Qardio Is Building Health Devices That Could Save Your Life

Megan Rose Dickey/Business InsiderQardioArm blood pressure monitor

Qardio co-founder Marco Peluso was a long-time investment banker at JP Morgan, but a family emergency changed all of that and led him to become an entrepreneur.

In 2011, Peluso’s father had a stroke while they were on the phone together, Peluso said in a small press briefing at the Consumer Electronics show in Las Vegas.

His dad went to doctor after doctor, Peluso says, but no one could properly diagnose him. About six months later, his father could barely run, let alone move his legs.

That’s when Peluso realised the importance of monitoring ECG and heart rate continuously.

“That was the spark to leave the dark world of finance,” Peluso said in a small press briefing at the Consumer Electronics Show in Las Vegas.

So he decided to leave his 14-year-long career as an investment banker to create a health care startup called Qardio.

Qardio’s first-announced product was the QardioCore ECG reader, which retails for $US449. That might sound a bit pricey, but Peluso says that’s actually a fraction of the cost of traditional holter monitors.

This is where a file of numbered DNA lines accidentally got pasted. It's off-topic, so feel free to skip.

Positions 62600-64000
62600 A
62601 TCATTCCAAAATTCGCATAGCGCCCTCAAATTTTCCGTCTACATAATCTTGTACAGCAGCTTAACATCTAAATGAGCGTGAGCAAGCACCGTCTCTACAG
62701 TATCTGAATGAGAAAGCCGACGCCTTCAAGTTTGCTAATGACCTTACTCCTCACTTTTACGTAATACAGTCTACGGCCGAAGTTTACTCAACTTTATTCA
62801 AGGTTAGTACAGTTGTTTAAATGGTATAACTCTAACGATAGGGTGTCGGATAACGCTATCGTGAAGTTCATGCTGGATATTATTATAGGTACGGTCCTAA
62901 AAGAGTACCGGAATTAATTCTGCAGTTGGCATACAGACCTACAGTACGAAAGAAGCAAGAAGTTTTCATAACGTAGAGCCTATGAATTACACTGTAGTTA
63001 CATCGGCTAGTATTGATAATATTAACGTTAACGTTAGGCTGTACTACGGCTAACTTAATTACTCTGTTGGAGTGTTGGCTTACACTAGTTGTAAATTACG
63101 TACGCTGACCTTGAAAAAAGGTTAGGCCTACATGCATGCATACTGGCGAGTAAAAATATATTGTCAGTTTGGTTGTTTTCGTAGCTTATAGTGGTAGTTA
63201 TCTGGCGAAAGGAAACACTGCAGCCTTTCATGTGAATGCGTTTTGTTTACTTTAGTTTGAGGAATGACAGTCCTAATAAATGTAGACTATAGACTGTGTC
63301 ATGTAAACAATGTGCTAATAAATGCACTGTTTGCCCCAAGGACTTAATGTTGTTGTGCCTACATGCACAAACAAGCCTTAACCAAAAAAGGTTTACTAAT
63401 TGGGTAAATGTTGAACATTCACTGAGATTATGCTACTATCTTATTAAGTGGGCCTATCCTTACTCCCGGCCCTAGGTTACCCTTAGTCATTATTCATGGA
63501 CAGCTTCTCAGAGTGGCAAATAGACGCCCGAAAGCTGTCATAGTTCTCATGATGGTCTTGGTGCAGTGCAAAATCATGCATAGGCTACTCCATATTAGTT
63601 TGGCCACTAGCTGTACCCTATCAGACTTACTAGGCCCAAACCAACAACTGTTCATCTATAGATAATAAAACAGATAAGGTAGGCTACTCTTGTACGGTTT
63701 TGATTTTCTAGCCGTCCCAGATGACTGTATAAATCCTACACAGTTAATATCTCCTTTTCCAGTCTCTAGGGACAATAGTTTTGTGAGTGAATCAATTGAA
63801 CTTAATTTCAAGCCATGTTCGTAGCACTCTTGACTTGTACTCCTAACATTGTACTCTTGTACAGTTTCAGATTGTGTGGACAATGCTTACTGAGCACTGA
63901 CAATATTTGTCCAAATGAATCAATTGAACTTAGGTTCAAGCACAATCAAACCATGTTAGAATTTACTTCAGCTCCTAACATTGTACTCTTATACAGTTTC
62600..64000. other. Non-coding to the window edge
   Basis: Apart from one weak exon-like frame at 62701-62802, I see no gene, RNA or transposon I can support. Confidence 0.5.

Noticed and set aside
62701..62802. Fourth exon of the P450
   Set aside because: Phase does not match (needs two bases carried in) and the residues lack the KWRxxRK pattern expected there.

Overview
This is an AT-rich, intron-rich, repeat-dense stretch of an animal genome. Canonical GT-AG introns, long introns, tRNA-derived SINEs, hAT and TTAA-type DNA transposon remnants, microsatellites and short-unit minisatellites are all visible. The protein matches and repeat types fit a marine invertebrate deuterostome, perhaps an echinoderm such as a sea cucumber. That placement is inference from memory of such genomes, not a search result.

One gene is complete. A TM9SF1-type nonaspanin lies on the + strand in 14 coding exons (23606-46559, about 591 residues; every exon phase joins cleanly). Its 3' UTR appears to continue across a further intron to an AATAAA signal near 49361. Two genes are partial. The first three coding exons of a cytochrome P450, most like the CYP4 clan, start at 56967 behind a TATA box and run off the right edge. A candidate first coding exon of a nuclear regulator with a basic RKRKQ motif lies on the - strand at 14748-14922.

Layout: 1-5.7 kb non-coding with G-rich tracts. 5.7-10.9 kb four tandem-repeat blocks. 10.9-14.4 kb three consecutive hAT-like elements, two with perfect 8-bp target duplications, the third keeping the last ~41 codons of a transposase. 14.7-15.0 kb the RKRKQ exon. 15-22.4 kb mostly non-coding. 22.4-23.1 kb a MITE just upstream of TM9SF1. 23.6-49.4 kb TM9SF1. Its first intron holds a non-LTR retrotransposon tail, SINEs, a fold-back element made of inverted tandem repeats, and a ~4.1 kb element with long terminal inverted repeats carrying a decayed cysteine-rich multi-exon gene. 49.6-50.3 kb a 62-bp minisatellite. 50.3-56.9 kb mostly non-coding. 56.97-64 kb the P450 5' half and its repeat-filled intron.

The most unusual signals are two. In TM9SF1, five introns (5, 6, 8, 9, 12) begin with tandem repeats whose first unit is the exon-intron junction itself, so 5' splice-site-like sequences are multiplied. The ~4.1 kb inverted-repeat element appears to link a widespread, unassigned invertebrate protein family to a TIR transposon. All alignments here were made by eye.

And unlike traditional ECG monitors, which require a bunch of sticky pads and wires, QardioCore simply wraps around your chest and snaps right into place. It’s very lightweight and you can wear it under your shirt throughout the day to continuously monitor your heart rate, ECG, levels of physical activity, variations in body temperature, and more.

Beyond design, the QardioCore also transmits that data wirelessly to a mobile app and gets stored on a secure cloud database. That makes it dead-simple for your physician to monitor you.

Qardio’s second product, which it officially announced at CES, is a smart blood pressure and heart rate monitor. It’s now accepting pre-orders for $US85.

QardioArm is free of buttons, wires, and displays, and it wirelessly connects to your smartphone or tablet.
The QardioArm app automatically tracks your measurements, and uploads it to a secure cloud server.

You can then decide to send that data to your family, friends, or doctor. Sharing that data with your doctor could potentially reduce the number of times you need to see your doctor in person, saving both time and money.

Given that these are medical devices intended to help diagnose health conditions, Qardio must receive approval from the Food and Drug Administration.

Qardio is currently complying with their regulations, Peluso says, and is still in the approval process.

Check out a couple of other product images below.

QardioMegan Rose Dickey/Business InsiderQardioCore heart rate monitor (front)

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